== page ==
Sunday, February 23, 2014

Reducing Australia’s Greenhouse Gas Emissions

This week the Climate Change Authority will release its review of Australia’s greenhouse gas reduction goals. The review is intended to recommend greenhouse gas emission reduction goals for the short, medium and long term that are in Australia’s ‘national interest’.

Currently, Australia has an international undertaking to reduce emissions by at least 5 per cent by 2020 compared with 2000 levels; however Australia has indicated it may amp up the reductions to 15 or even 25 per cent. In its draft report, released in November 2013, the Climate Change Authority’s view was that Australia should reduce emissions by more than 5 per cent. It had three main reasons for doing so:
·       other developed countries are trying harder;
·       so as to avoid dangerous climate change the global goal is to limit the increase in global average temperature compared with pre-industrial levels to below 2 degrees, and a 5 per cent reduction in Australia is considered inadequate if it is to ‘play its part’; and
·       it might be easier to achieve the more ambitious targets than previously thought, given that the costs of low emissions technologies have fallen significantly, and emissions are not growing as quickly as previously forecast.
Therefore, the CCA favoured a reduction target of 15 or 25 per cent over 5 per cent. But how will Australia do this? Well, it could purchase international emissions reductions to help it meet such a target. From an environmental perspective it does not really matter where emissions are reduced, and purchasing international emissions reductions would lower the cost of Australia’s emissions reduction task if the cost of emissions reduction is lower overseas. The CCA also reckoned that there are substantial low to medium cost emission reduction opportunities, particularly in the electricity sector through a mix of demand reduction and decreased generation emissions intensity. As the CCA noted though, neither of these paths come without their challenges.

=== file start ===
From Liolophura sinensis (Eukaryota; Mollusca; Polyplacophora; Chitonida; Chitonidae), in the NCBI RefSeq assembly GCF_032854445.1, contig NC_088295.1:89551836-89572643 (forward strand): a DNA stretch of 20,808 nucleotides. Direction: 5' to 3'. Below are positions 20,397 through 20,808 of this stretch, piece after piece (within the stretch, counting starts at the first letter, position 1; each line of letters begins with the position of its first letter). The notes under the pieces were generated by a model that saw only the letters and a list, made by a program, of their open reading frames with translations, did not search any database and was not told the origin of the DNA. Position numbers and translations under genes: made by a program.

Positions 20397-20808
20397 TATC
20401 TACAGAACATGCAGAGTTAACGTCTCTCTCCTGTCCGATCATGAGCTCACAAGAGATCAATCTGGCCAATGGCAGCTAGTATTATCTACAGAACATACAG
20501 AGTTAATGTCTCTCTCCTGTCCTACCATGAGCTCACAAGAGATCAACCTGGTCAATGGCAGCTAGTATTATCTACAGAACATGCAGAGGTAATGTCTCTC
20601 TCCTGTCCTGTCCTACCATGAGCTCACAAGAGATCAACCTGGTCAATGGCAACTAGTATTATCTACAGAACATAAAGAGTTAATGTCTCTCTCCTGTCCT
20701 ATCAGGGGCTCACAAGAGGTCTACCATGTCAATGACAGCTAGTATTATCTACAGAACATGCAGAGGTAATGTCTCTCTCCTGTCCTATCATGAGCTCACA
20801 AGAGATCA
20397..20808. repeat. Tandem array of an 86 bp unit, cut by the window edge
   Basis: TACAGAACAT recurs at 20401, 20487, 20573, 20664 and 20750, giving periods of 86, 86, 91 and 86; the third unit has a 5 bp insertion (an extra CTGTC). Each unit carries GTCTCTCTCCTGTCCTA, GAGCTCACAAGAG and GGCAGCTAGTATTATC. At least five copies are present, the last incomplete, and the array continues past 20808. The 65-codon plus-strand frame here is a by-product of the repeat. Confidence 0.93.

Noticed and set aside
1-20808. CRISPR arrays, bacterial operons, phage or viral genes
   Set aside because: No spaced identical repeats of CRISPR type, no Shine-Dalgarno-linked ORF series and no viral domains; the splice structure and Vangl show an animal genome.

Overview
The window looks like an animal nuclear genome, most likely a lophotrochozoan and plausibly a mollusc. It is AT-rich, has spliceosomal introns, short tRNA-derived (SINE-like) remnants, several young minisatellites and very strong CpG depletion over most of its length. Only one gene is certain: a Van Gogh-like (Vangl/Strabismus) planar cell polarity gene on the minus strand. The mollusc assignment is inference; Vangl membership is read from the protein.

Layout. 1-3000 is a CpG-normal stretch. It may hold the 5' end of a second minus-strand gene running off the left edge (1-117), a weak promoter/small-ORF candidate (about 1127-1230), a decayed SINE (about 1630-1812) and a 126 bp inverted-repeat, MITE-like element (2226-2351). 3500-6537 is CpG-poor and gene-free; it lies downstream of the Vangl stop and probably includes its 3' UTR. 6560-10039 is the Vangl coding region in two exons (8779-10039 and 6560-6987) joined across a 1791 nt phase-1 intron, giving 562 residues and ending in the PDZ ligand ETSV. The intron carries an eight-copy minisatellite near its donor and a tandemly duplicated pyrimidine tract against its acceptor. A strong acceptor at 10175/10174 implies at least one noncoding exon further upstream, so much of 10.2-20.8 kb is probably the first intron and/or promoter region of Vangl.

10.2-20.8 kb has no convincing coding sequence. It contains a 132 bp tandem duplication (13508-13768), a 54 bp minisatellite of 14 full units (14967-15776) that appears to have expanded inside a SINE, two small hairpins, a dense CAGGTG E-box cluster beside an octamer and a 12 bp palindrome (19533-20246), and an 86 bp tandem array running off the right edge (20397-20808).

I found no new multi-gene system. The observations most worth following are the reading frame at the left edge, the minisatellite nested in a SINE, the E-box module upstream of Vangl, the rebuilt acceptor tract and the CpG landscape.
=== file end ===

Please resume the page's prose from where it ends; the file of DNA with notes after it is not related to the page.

Essentially, as is always the case with climate change, the trade-off is between ‘pain’ now and ‘pain’ later. In my view, the CCA has made a convincing case so far that a reduction target of 5 per cent below 2000 levels by 2020 is too low. Beyond that, it depends upon how much ‘pain’ we want to leave until the ‘20s, ‘30s and ‘40s.

Monday, February 17, 2014

The Greatest Scorer In NBA History

Who is the greatest scorer in NBA basketball history? The player with the most total points in NBA history is clearly Kareem Abdul-Jabbar.  Michael Jordan and Wilt Chamberlain though have the highest amount of points per game.

However, points scored should not be the only measure of a great scorer. At a ridiculous extreme (at least in professional basketball), a player might average 60 points per game but take every one of his team’s shots, in which case – given that NBA teams average around 100 points per game – that team is not winning many games. To my mind, a better measure of a player’s scoring prowess is ‘net points’, which subtract from a player’s scoring total the points a player’s team did not score because he missed shots. On average, NBA teams score about one point per possession, so a player missing a field goal and who uses up his team’s possession is on average costing his team a point (the penalty is a bit less than half a point for a missed free throw).

Over at The Wages of Wins Journal it has been calculated that Kareem Abdul-Jabbar, who was a relatively efficient scorer, still leads all scorers when total points are replaced by total net points, and quite easily. That is, Kareem Abdul-Jabbar gained the most ‘extra’ points for his team over his career. Case closed then? Not quite. When I looked at who was the NBA’s greatest rebounder, I essentially defined it as the player in NBA history who was most likely to grab a rebound that was offer. Similarly, in my mind, the greatest scorer in NBA history is the player who, in any typical minute, would be most likely to successfully get the ball in the basket.

For that then, I think we need to divide a player’s total net points by the number of total minutes he played. And if you do that, then the player who emerges as the greatest scorer is … Adrian Dantley, with almost 13 net points per 100 minutes. Artis Gilmore, Kevin Durant and Charles Barkley are next, with over 11 net points per 100 minutes. Then there are a bunch of players with about 10 net points per 100 minutes, including among others, Kareem Abdul-Jabbar, Michael Jordan, Magic Johnson, Shaquille O’Neal, and LeBron James.  Jordan though would be up with Gilmore, Durant and Barkley if he hadn’t come out of retirement at 38 to play with Washington.